Title: Daily Maverick South Africa | Feature image: The children playing a local game called MOKHUKU.
Carmel Lawry returned to Holy Family Care Centre (HFCC) in Limpopo South Africa at the end of 2020 to offer organisational and administrative support as well as mentoring for the Outreach Program. She has been connected with HFCC since 2011 in various roles including health care mentoring.
Our children at Holy Family Care Centre come to us for various reasons: neglect, abandonment, severe malnourishment, abuse and chronic health conditions such as HIV/Aids. Some have been also deprived of close physical contact in early years or exposed to foetal alcohol spectrum disorder. All of these issues cause them to have some form of physical complication, behavioural issues and learning difficulties.
Food insecurity and malnutrition in South Africa
Some 23.6 per cent of South Africans in 2020 were affected by moderate to severe food insecurity, while some 14.9% experienced severe food insecurity. These statistics would have worsened during the pandemic. All of our children come from impoverished homes and families survive on food that is the cheapest such as maize meal and bread to reduce hunger. Their diets lack the balance of the five main food groups: carbohydrates, fruits and vegetables, protein, dairy and healthy fats.
South Africa has a “double burden of malnutrition”. One in four children — 27% — under the age of five is stunted and, in stark contrast, one in eight is overweight. Severe acute malnutrition is one of the three leading causes of child deaths, and the number of stunted and overweight children is increasing. Children are being deprived of a balanced nutritional diet leading to undernourishment and subsequent low weight or obese through high intake on cheap non-nutritious food.
This is a sign of chronic malnutrition that compromises not only children’s growth but also their cognitive development, concentration levels, ability to learn and employment chances.
It is well recognised that preventing and reducing acute malnutrition or wasting requires that children are born to healthy, well-nourished mothers who receive appropriate antenatal care, access to adequate food and care practices, safe water, sanitation and good hygiene, as well as functional primary health care services.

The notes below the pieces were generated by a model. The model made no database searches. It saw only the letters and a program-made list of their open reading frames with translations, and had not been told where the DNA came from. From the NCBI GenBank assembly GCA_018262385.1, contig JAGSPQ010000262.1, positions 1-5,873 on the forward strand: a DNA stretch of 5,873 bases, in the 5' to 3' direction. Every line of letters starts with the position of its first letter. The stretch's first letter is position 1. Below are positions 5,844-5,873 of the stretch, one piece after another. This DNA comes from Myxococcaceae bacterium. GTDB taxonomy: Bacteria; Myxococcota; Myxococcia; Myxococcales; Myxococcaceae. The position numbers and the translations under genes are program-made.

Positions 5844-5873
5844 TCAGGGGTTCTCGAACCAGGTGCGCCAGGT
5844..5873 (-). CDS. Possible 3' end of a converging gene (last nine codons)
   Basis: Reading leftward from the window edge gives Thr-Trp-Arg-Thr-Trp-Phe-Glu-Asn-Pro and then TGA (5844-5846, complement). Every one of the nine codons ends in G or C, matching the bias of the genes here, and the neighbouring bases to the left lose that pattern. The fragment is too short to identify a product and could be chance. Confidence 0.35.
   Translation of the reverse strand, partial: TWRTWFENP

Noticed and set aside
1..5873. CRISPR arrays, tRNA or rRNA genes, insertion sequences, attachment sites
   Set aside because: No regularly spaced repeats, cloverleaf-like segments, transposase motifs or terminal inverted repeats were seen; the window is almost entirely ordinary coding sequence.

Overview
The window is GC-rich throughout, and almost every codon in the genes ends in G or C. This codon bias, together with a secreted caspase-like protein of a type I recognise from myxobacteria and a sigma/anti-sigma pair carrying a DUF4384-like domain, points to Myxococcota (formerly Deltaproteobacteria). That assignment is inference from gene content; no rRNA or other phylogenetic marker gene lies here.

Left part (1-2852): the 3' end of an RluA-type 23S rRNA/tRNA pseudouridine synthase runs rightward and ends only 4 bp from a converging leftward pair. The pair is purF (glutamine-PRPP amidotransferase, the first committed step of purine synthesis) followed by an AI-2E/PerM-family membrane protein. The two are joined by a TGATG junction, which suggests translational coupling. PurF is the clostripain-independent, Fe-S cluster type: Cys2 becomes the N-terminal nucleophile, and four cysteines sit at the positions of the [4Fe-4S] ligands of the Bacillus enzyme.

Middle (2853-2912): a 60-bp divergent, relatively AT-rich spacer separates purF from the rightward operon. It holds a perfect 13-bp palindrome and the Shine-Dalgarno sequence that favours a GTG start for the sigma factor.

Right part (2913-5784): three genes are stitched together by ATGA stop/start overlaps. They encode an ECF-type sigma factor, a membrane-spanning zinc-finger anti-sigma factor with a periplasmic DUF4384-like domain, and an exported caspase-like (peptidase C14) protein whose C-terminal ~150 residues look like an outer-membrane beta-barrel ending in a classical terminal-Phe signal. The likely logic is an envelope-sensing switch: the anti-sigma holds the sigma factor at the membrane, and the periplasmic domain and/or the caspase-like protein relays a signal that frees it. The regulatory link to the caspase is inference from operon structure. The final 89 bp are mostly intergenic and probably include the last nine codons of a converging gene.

This is especially critical during the first 1 000 days from when a child is conceived, through to infancy and early childhood, but remains vital throughout the entire life cycle because healthy children grow into healthy adolescents, adults and parents.
Despite the evidence of the importance of breastfeeding, with an exclusive breastfeeding rate at 32%, South Africa still lags the World Health Organization global target of 50% which member states should reach by 2025.
School feeding scheme
South Africa introduced a school feeding scheme in 1994 since the advent of democracy. It has fed millions of students from disadvantaged socio-economic backgrounds aiming to help children concentrate on their education and thrive. For many of the poor this may be the only food a child receives during the day.
With millions of breadwinners losing their livelihoods during the Covid 19 pandemic the situation only got worse. Schools were closed and the feeding scheme was interrupted. Some were able to restructure the program to deliver food parcels but the management and practicalities involved were slow to action.
Helping children to thrive at Holy Family Care Centre
Our children did not rely on the school feeding scheme. Holy Family Care Centre has a dietician approved menu which provides our children with a nutritious balanced diet of meals and snacks. We home-schooled the children for two years during the pandemic and their diet was maintained.
Our children are already part of the poverty cycle and 99% of them are behind in their education levels. It takes many years to build up a severely malnourished child – to gain weight, muscle tone for strength and improved cognition.
Here at Holy Family Care Centre, I have been teaching our nursing staff to understand growth monitoring charts and to interpret where each child lies is on the malnutrition / stunting stage. With this understanding, together we have been are able to design special diets and nutritional daily supplements to promote growth in the children who are compromised. We have the clinic set up so the nurses can cook and prepare special foods ensuring a well-balanced diet. The children are so de-conditioned it can take years for weight and strength to increase. We celebrate every little weight increase!!!!!
Special diets and nutritional supplement regimes have been so important in managing some of our children’s growth. Never underestimate the value of peanut butter, bananas and age-appropriate powder supplements along with specially prepared meals to promote weight gain – slowly but surely. It is also important that the meals are culturally appropriate and to make use of available seasonal foods.
A bright future
Growth-promoting activities need to extend beyond simply weighing a child. We need to ensure that hungry or malnourished children are linked to food provision, growing their own food, community health services and social assistance. Holy Family Care Centre provides these links through our outreach program.
Above all else Holy Family Care Centre through the staff’s care and love can help these sick, malnourished children and see them eventually grow, play and even begin to learn at school.